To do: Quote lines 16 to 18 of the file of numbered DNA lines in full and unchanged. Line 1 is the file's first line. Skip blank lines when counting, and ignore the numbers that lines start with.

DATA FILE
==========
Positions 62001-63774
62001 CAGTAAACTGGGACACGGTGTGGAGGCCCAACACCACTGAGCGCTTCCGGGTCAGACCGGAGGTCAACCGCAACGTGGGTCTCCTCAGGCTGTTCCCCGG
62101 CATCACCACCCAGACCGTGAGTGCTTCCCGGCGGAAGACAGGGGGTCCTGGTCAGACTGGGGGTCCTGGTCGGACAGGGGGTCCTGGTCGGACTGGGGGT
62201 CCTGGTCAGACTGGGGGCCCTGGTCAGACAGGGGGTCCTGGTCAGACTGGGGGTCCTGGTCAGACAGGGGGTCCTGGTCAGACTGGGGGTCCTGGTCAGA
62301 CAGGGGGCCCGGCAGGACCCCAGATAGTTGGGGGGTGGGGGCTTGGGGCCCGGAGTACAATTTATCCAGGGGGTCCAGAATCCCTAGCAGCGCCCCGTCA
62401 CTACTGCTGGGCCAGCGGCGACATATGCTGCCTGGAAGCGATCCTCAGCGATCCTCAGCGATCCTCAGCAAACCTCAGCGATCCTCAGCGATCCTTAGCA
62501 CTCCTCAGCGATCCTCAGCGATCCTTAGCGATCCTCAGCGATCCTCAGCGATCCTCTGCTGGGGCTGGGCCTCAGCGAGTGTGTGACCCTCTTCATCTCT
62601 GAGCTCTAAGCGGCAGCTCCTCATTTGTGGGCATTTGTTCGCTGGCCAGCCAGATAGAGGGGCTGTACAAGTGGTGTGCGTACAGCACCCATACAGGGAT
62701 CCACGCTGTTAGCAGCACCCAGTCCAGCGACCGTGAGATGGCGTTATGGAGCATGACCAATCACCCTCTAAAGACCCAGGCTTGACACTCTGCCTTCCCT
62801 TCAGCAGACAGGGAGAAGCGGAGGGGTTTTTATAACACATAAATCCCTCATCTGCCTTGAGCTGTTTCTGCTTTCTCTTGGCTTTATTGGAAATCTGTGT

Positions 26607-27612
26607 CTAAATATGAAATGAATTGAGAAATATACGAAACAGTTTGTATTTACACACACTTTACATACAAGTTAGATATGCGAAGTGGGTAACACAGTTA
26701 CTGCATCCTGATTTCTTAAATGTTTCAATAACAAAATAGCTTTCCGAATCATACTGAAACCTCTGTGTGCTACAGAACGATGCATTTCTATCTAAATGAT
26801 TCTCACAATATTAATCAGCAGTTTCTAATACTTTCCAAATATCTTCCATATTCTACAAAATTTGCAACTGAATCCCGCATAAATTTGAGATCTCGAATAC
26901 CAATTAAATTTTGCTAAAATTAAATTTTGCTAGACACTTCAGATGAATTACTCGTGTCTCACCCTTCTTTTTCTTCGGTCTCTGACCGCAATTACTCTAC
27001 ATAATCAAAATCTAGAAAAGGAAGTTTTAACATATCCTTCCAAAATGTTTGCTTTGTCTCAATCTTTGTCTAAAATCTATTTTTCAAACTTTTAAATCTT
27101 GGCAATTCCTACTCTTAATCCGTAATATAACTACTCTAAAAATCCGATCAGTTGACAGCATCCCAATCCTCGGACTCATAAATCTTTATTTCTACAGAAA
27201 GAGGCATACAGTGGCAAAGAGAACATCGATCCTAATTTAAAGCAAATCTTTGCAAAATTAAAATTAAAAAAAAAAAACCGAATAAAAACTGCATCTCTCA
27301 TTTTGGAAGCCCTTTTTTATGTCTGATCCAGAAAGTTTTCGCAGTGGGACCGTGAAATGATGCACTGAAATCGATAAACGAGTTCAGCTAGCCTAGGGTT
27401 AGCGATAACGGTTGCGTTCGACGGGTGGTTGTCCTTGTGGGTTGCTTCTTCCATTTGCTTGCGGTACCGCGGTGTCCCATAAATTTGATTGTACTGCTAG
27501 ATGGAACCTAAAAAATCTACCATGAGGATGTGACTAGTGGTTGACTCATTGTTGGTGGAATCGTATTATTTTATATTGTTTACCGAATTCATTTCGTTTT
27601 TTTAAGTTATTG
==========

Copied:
27001 ATAATCAAAATCTAGAAAAGGAAGTTTTAACATATCCTTCCAAAATGTTTGCTTTGTCTCAATCTTTGTCTAAAATCTATTTTTCAAACTTTTAAATCTT
27101 GGCAATTCCTACTCTTAATCCGTAATATAACTACTCTAAAAATCCGATCAGTTGACAGCATCCCAATCCTCGGACTCATAAATCTTTATTTCTACAGAAA
27201 GAGGCATACAGTGGCAAAGAGAACATCGATCCTAATTTAAAGCAAATCTTTGCAAAATTAAAATTAAAAAAAAAAAACCGAATAAAAACTGCATCTCTCA